American Coal at 1975-76.
Anticipating the type of empty settlement the Secretary has presented yet again in this case, the Commission set forth its standard for reviewing proposed settlements of contested penalties. The Commission’s standard, based upon the language of section 110(k) and the legislative history for that section, is designed “‘in order to ensure that penalties serve as an effective enforcement tool, prevent abuse, and preserve the public interest.’ . . . The Commission’s consideration of proffered settlements has worked well for more than 35 years. Id. at 1976 (quoting Black Beauty, 34 FMSHRC at 1862).
Thus, the Commission summarized that it:
must have information sufficient to carry out this responsibility. Consequently, through its procedural rules, the Commission has required parties to submit facts supporting a penalty amount agreed to in settlement. In particular, Commission Procedural Rule 31 requires that a motion to approve penalty settlement must include for each violation the penalty proposed by the Secretary, the amount of the penalty agreed to in settlement, and facts in support of the penalty agreed to by the parties. 29 C.F.R. § 2700.31(b)(1). Rule 31 also requires that “[a]ny order by the Judge approving settlement shall set forth the reasons for approval and shall be supported by the record.” 29 C.F.R. § 2700.31(g). The requirements to provide factual support in the settlement proposal and for the Judge’s decision approving settlement to be supported by the record have been largely unchanged since the inception of the Commission’s procedural rules in 1979. See 44 Fed. Reg. 38,226, 38,230 (June 29, 1979).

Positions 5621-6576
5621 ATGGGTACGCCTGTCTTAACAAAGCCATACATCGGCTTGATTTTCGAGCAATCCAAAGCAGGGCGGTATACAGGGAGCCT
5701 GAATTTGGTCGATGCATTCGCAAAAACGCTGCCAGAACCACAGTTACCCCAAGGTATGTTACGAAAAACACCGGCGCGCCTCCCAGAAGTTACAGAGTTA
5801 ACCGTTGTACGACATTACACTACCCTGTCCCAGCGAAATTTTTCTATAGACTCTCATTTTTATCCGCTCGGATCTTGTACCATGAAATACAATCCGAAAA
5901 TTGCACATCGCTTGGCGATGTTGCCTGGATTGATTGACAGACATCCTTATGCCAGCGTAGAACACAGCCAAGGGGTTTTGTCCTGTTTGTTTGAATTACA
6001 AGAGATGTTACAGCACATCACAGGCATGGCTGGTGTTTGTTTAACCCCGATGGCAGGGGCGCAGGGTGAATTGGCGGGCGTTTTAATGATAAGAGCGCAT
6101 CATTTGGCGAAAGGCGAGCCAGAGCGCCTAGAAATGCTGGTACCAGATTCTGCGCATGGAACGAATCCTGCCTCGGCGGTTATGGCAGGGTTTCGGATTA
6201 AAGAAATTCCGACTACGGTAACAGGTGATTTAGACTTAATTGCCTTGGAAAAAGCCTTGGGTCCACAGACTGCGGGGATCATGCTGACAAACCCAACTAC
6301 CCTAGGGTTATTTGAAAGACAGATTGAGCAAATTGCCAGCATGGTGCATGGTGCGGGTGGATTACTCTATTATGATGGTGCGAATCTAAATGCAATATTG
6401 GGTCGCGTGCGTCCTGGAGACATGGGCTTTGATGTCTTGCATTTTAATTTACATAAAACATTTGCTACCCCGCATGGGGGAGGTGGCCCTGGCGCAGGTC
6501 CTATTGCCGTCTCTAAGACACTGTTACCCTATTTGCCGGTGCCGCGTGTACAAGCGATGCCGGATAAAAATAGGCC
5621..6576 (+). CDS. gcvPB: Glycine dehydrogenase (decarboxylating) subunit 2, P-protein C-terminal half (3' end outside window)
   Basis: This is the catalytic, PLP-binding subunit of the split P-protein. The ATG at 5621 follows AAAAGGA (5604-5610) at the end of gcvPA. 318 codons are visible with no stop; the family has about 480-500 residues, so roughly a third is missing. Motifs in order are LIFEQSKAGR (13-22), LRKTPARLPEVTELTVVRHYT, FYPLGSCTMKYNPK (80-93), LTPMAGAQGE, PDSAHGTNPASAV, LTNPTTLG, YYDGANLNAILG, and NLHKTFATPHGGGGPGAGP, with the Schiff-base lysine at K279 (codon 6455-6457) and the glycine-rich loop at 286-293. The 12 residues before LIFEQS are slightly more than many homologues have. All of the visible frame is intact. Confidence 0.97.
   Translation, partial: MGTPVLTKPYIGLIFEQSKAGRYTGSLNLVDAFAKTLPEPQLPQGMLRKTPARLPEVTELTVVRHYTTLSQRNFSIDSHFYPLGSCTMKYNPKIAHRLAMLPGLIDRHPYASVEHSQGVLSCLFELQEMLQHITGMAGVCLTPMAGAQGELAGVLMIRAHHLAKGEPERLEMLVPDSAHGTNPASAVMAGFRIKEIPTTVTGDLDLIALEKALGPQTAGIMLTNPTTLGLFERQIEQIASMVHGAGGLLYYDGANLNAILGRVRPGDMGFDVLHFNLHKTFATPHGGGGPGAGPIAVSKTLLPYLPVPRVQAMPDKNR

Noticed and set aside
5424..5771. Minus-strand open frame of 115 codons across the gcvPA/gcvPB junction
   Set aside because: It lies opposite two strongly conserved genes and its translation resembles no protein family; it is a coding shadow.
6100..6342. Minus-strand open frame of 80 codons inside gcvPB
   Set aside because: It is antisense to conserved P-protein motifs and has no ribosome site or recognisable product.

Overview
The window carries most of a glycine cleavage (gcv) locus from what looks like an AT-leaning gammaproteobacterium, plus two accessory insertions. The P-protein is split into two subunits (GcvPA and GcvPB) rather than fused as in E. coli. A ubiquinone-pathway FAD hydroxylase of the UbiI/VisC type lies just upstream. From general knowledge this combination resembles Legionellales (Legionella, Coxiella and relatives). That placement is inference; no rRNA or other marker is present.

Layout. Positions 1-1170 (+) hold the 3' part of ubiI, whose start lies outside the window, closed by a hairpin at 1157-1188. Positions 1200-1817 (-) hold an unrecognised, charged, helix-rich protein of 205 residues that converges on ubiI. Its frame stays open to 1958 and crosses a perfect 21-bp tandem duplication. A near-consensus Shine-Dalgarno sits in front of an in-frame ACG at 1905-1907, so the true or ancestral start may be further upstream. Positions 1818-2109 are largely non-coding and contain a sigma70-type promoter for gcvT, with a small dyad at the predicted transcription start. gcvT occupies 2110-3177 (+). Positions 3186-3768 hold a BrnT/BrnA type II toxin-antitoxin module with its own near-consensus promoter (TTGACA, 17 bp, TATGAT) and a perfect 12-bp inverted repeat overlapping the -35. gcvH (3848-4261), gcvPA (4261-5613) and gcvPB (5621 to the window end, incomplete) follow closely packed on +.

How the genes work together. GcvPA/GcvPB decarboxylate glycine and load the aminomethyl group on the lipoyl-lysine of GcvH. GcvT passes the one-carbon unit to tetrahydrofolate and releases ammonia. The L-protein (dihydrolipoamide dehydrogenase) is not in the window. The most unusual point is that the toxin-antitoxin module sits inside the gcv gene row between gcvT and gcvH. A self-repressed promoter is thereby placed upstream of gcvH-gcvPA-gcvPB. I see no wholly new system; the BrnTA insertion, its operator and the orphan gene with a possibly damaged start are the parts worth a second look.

Id. at 1981 (emphasis added).
Now, more than four years later, the Secretary continues to refuse to provide any facts to support the proposed settlement of 32 reduced penalties. The game is over. Given that Counsel for the Secretary has represented in its current motion that it has, “reviewed the entire case, including all 32 citations, the inspectors' notes, the views of officials in the district office, and American Coal's position statement, as well as privileged information that would be improper or imprudent to share with the court and opposing counsel concerning the evidence developed in this case,” there can be no need for the delay resulting from depositions, nor is there any other impediment to proceeding immediately to hearing in this matter.
/s/ William B. Moran
William B. Moran
Administrative Law Judge
Suzanne F. Dunne, Office of the Solicitor, U.S. Department of Labor, 230 S. Dearborn Street, Suite 844, Chicago, IL 60604
Gary Broadbent, Esq., Allen McGilton, Murray Energy Corp., 46226 National Road,
St. Clairsville, OH 43950
Laura Karr and Arthur Traynor, United Mineworkers of America, 15354 Quantico Gateway Dr., Suite 200, Triangle, VA 22172
Daniel Kovalik, United Steelworkers, 5 Gateway Center, Pittsburgh, PA 15222
 The call-in number will be provided in a separate email to the parties.
 While the Secretary asserted in American Coal that it is inappropriate for a judge to consider section 110(i) factors when considering whether to approve a proposed penalty settlement, the Commission directly stated, “We disagree.” The American Coal Company, 38 FMSHRC 1972, 1981 (Aug. 2016). For instance, in Black Beauty, the Commission held that it was not error for the Judge to request factual support relating to the six criteria set forth in section 110(i) for her consideration of the penalties agreed to by the parties. Black Beauty Coal Company, 34 FMSHRC 1856, 1864 (Aug. 2012).
 Included here for the sake of completeness, the remainder of section 110(i) then speaks to the distinct subject of the Secretary’s proposing civil penalties by providing: “In proposing civil penalties under this chapter, the Secretary may rely upon a summary review of the information available to him and shall not be required to make findings of fact concerning the above factors.”
 See, Sec’s Motion at 2 (emphasis added).